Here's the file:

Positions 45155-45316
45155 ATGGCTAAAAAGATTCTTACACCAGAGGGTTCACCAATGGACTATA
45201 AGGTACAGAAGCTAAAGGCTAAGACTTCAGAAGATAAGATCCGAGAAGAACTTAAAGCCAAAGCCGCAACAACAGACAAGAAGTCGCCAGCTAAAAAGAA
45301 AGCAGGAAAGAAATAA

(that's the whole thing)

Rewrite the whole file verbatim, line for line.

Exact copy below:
Positions 45155-45316
45155 ATGGCTAAAAAGATTCTTACACCAGAGGGTTCACCAATGGACTATA
45201 AGGTACAGAAGCTAAAGGCTAAGACTTCAGAAGATAAGATCCGAGAAGAACTTAAAGCCAAAGCCGCAACAACAGACAAGAAGTCGCCAGCTAAAAAGAA
45301 AGCAGGAAAGAAATAA